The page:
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      [1] Chaumonot, who was at Ossossan at the time of the Iroquois invasion, gives a vivid picture of the panic and lamentation which followed the news of the destruction of the Huron warriors at St. Louis, and of the flight of the inhabitants to the country of the Tobacco Nation.Vie, 62.Denonville, like Frontenac, was a man of the army and the court. As a soldier, he had the experience of thirty years of service; and he was in 118 high repute, not only for piety, but for probity and honor. He was devoted to the Jesuits, an ardent servant of the king, a lover of authority, filled with the instinct of subordination and order, and, in short, a type of the ideas, religious, political, and social, then dominant in France. He was greatly distressed at the disturbed condition of the colony; while the state of the settlements, scattered in broken lines for two or three hundred miles along the St. Lawrence, seemed to him an invitation to destruction. "If we have a war," he wrote, "nothing can save the country but a miracle of God."

      RETURN OF DUHAUT.This specious appeal for maintaining French Jesuits on English territory, or what was claimed 125 as such, was lost on Dongan, Catholic as he was. He regarded them as dangerous political enemies, and did his best to expel them, and put English priests in their place. Another of his plans was to build a fort at Niagara, to exclude the French from Lake Erie. Denonville entertained the same purpose, in order to exclude the English; and he watched eagerly the moment to execute it. A rumor of the scheme was brought to Dongan by one of the French coureurs de bois, who often deserted to Albany, where they were welcomed and encouraged. The English governor was exceedingly wroth. He had written before in French out of complaisance. He now dispensed with ceremony, and wrote in his own peculiar English: "I am informed that you intend to build a fort at Ohniagero (Niagara) on this side of the lake, within my Master's territoryes without question. I cannot beleev that a person that has your reputation in the world would follow the steps of Monsr. Labarr, and be ill advized by some interested persons in your Governt. to make disturbance between our Masters subjects in those parts of the world for a little pelttree (peltry). I hear one of the Fathers (the Jesuit Jean de Lamberville) is gone to you, and th'other that stayed (Jacques de Lamberville) I have sent for him here lest the Indians should insult over him, tho' it's a thousand pittys that those that have made such progress in the service of God should be disturbed, and that by the fault of those that laid the foundation of Christianity amongst these barbarous people; 126 setting apart the station I am in, I am as much Monsr. Des Novilles (Denonville's) humble servant as any friend he has, and will ommit no opportunity of manifesting the same. Sir, your humble servant, Thomas Dongan." [11]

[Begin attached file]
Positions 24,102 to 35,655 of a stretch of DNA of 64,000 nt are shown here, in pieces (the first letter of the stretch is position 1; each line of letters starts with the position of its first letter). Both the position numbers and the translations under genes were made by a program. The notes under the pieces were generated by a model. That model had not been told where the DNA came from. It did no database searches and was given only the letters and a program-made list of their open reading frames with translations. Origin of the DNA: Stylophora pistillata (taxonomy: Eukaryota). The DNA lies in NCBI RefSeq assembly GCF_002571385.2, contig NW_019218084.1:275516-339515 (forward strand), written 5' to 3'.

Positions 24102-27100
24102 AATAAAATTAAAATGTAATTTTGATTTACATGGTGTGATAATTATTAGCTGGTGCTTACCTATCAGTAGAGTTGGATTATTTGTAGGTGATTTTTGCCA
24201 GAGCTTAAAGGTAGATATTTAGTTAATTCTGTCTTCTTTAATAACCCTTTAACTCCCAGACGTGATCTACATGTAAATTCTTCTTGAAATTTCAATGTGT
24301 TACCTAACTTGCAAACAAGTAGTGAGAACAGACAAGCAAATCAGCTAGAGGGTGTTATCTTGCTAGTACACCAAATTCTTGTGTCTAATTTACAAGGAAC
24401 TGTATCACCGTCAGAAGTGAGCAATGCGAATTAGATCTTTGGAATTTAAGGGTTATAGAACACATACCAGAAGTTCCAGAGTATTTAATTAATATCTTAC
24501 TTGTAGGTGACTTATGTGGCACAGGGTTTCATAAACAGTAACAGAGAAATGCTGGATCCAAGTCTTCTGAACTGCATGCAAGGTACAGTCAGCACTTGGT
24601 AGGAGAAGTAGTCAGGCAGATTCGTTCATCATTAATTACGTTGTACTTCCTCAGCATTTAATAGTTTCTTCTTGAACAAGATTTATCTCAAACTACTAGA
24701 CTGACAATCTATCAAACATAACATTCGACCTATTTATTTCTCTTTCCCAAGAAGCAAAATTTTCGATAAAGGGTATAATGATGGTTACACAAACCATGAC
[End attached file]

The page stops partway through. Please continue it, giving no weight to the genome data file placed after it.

Meanwhile the fugitives of St. Louis, joined by other bands as terrified and as helpless as they, were struggling through the soft snow which clogged the forests towards Lake Huron, where the treacherous ice of spring was still unmelted. One fear expelled another. They ventured upon it, and pushed forward all that day and all the following night, shivering and famished, to find refuge in the towns of the Tobacco Nation. Here, when they arrived, they spread a universal panic.No motive remaining for farther advance, the party set out on their return, attended by a fleet of forty canoes bound to Montreal for trade. They passed the perilous rapids of the Calumet, and were one night encamped on an island, when an Indian, slumbering in an uneasy posture, was visited with a nightmare. He leaped up with a yell, screamed, that somebody was killing him, and ran for refuge into the river. Instantly all his companions sprang to their feet, and, hearing in fancy the Iroquois war-whoop, took to the water, splashing, diving, and wading up to their necks, in the blindness of their fright. Champlain and his Frenchmen, roused at the noise, snatched their weapons and looked in vain for an enemy. The panic-stricken warriors, reassured at length, waded crestfallen ashore, and the whole ended in a laugh.

      asks leave to sell it to the merchant La Chesnaye.Difficulty of knowing him: his Detractors; his Letters; vexations of his Position; his Unfitness for Trade; risks of Correspondence; his Reported Marriage; alleged Ostentation; motives of Action; charges of Harshness; intrigues against him; unpopular Manners; a Strange Confession; his Strength and his Weakness; contrasts of his Character.

      62 "When he strikes twelve times, he says, 'Hang on the kettle'; and when he strikes four times, he says, 'Get up, and go home.'"

      He says, farther, that Frontenac sends up goods to Montreal, and employs persons to trade in his behalf; and that, what with the beaver skins exacted by him and his guards under the name of presents, and those which he and his favorites obtain in trade, only the smaller part of what the Indians bring to market ever reaches the people of the colony. [19]The new-comer flung his cloak and hat to one of the boys who came hurrying up, pressed Aristeides hand, and lay down in the vacant place by his side.




      The perspiration stood in big drops on his brow, his cheeks were flushed, and he passed his great hand over his face as he was in the habit of doing when deeply moved. of Argenson. Boucher says further, that an assurance of good